Mama Bear Standing Down

Some things have happened in Rose’s life recently that have tempted me to step in,

but that is NOT my place anymore.

Rose is an adult now.

It is time for her to handle her own issues without her protective mama.

Any time I think about getting involved I ask myself,

what would Rose do if I did this?

The answer…

She would be furious with me for stepping in.

So Mama Bear is stepping down.

Rose can handle it.


Fear by Phone

I have enough fear.

Thanks for calling.

I will not be scared into voting for you or not voting at all.

I will not answer your calls.

I do not listen to your vicious, fictious warnings.

I know who you are.

I know you will stop at nothing to win.

Fear may work on others.

I have had enough fear to last a lifetime.

You won’t get my vote,

but I do have some hate with your name on it.

Don’t call me anymore.

I have all ready voted.

Not for you.

F*** your fear.


Rescue Rose

Her heart is breaking again. There is no stopping it.

She feels the pain of others.

I do not know whether to blame DNA or MOM.

No matter. It happens and happens.

Shared suffering.

One friend has a family emergency, another is dying, no water in Yemen.

She feels it all acutely. More than empathy.

Instead of thick skin she has no skin.

Intimately connected to the ebb and flow of others.

Highly sensitive people have no filter. They feel it all.

She will steadfastly stand with those in pain.

If I built a wall around her, she would bring it all inside.

It’s not sweet or noble. It is who she is. It will hurt her.

My Rescue Rose.

Our Haunted House

We have all done our best.

We respect each other’s space.

No one is in charge of anyone else.

Cohabitation. Coexistence.

We thought we were doing well, her dad and I.

But Rose says she can’t come home.

This house is full of ghosts.

Fear ghosts, seizure ghosts, sickness ghosts, struggle ghosts,

stains of sadness in every room, the carport, the yard…

We are not allowed to change anything in her room/The Rose Museum,

but she says can’t come back here.

I hate to admit this, but I get it.

The pain is still here, lurking but fading

in this haunted house.



Stepping it Up

I hate to admit this to you. Especially you.

I wanted to step back. Take a break. Catch my breath.

But that is not what has happened. You have left the battle.

It is required that I STEP IT UP. The girls need me!

There are still struggles. There is still injustice and bias.

I can’t rest now. You need me to keep working.

So back I go, into the fray.  Fighting for attention and help and understanding and equality.

I cannot leave the battle. I have a daughter.

So another old lady warrior gets back on the front lines.

I’ll do my best. Bless you RBG.  



Stop The Music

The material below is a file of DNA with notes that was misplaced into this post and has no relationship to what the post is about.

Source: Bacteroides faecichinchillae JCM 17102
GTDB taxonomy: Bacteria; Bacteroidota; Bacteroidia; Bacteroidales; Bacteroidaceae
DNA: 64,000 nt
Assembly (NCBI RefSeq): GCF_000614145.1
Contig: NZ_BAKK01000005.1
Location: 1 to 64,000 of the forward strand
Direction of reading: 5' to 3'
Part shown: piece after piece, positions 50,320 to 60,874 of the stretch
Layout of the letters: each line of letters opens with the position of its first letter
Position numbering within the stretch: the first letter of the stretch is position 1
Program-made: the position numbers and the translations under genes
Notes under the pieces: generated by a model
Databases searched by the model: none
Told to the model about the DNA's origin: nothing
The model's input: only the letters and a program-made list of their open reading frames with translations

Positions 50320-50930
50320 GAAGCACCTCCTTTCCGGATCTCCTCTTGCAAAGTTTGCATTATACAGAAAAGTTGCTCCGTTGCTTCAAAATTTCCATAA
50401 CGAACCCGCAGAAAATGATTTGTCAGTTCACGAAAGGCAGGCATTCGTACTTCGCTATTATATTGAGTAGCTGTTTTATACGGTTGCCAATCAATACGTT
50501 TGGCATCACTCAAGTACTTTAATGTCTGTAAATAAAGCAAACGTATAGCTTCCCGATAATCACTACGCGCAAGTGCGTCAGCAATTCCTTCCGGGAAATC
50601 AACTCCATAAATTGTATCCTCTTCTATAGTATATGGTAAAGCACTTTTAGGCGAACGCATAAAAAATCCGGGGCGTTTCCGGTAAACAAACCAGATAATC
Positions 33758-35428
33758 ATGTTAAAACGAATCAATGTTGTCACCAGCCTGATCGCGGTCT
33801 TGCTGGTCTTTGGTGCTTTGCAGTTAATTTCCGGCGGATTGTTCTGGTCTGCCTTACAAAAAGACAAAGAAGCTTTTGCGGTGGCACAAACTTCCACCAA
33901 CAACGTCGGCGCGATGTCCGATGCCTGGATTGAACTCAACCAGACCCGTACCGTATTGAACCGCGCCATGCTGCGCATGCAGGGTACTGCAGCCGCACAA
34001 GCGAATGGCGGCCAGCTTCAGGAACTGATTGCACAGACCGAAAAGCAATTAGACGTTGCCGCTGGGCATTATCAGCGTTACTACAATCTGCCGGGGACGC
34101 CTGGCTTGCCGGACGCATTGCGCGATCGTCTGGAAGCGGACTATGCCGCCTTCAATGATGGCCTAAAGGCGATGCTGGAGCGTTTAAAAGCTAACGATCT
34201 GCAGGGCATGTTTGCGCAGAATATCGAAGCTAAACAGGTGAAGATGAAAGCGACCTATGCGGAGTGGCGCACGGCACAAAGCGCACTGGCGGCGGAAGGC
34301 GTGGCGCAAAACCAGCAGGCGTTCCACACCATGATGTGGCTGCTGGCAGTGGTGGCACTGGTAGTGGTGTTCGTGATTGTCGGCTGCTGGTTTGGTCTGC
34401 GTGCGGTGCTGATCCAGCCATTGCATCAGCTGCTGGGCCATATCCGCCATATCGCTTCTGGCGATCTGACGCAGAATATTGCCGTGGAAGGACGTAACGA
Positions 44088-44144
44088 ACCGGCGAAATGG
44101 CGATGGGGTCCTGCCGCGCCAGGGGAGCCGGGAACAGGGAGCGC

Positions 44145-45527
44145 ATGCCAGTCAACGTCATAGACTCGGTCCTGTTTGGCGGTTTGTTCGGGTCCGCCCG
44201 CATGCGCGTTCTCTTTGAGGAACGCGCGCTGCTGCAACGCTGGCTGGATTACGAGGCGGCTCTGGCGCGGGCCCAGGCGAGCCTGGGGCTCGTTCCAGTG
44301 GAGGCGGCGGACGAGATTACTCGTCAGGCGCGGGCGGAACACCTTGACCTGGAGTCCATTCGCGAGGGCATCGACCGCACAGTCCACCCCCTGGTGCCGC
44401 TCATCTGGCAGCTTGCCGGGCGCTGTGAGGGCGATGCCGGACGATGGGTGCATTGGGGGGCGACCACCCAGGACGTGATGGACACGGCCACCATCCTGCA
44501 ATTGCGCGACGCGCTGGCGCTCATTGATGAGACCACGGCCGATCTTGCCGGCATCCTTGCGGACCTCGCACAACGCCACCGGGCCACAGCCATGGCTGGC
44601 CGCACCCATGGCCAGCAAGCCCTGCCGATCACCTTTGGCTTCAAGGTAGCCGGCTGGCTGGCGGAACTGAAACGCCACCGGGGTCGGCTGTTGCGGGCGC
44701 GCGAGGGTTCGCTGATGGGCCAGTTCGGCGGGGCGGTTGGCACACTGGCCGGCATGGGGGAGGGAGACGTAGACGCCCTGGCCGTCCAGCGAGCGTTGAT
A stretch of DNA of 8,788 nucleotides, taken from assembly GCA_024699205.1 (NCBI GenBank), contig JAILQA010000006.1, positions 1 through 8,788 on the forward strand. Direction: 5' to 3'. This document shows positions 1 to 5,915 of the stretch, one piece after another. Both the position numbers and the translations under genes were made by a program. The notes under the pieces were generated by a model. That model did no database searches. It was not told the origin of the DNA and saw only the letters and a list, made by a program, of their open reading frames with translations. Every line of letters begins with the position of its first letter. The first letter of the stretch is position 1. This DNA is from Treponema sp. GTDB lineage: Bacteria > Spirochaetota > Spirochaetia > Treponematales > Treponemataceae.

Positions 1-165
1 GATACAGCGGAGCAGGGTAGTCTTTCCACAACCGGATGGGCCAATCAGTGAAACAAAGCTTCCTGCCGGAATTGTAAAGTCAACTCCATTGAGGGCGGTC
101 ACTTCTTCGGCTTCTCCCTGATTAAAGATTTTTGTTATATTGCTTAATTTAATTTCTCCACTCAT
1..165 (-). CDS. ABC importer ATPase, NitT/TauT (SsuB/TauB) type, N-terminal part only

When Rose was in eighth grade band, the middle school band was invited to join the high school band to play during a football game. Rose sat with all the other trumpet players in the band section of the stadium.
Rose’s father and I sat in the adjacent section where we could keep an eye on her. We were concerned because Rose hated loud noise. We had instructed her to take out her tiny hearing aid while the band played. This hearing aid was red and the size of a kidney bean. It cost thousands of dollars and was not covered by insurance.
At some point during the first half, we noticed a disturbance where Rose was sitting. She was having a seizure. I rushed down to her side. The band director gave the other band members the okay to go take a break. This made it easier for the EMTs to get to us. Rose stayed unconscious for quite some time after the seizure. Her dad went to get the van and drive it up to the back of the stands.
It was about then that I noticed that Rose’s hearing aid was not in her ear. I searched around her. There was no little red bean. I went through her pockets. No bean. The EMTs joined in the search. We made quite a spectacle. Unconscious Rose, her mama, and a bunch of men in uniform scouring the empty stands.
The band members returned from their break. The band leader asked if I minded if they played some music. The music resumed. Rose aroused. A group of men helped haul Rose up the stadium steps to the van. As I followed them up the steps, a woman tapped me on the shoulder and asked “What were ya’ll lookin’ for down there?” She was curious about the lost item, not the unconscious girl. I guess asking about Rose would have been rude.
When we got Rose safely into the backseat of the van, I informed her dad that her tiny hearing aid was missing. I searched her pockets once more. Tucked down in the corner of her jacket pocket was that tiny expensive bean. I was so relieved and happy.
As we drove away from the school, Rose’s dad turned to me and asked, “Other than that, Mrs. Lincoln, how was the play?”

Seizure Mama speaks to parents:

It may be futile to try to keep your child’s seizures a secret. Rose’s condition was known to everyone at church, at school, and out in the community. We never tried to hide her epilepsy. There was no point in it. It went with us wherever we went, whether we liked it or not.

Your Present Our Past

I awoke thinking of you. You are on my mind.

My struggling mothers keep reminding me of our past.

You are where we were, that hard place, that dark tunnel.

Preparing for hospitals and tests. Trying new drugs.

Hoping with all your heart that this will stop the seizures.

You may be in different states and across an ocean, but we are right there.

Your messages take my breath and make me cry.

I feel your pain and know your angst.

I wish I could help. I have no advice. All journeys are unique.

Just know there is Another Mother who gets it.

Your present is our past.

My sincere hope is that all our futures are seizure free and worry free.

Seizure Mama/Flower Roberts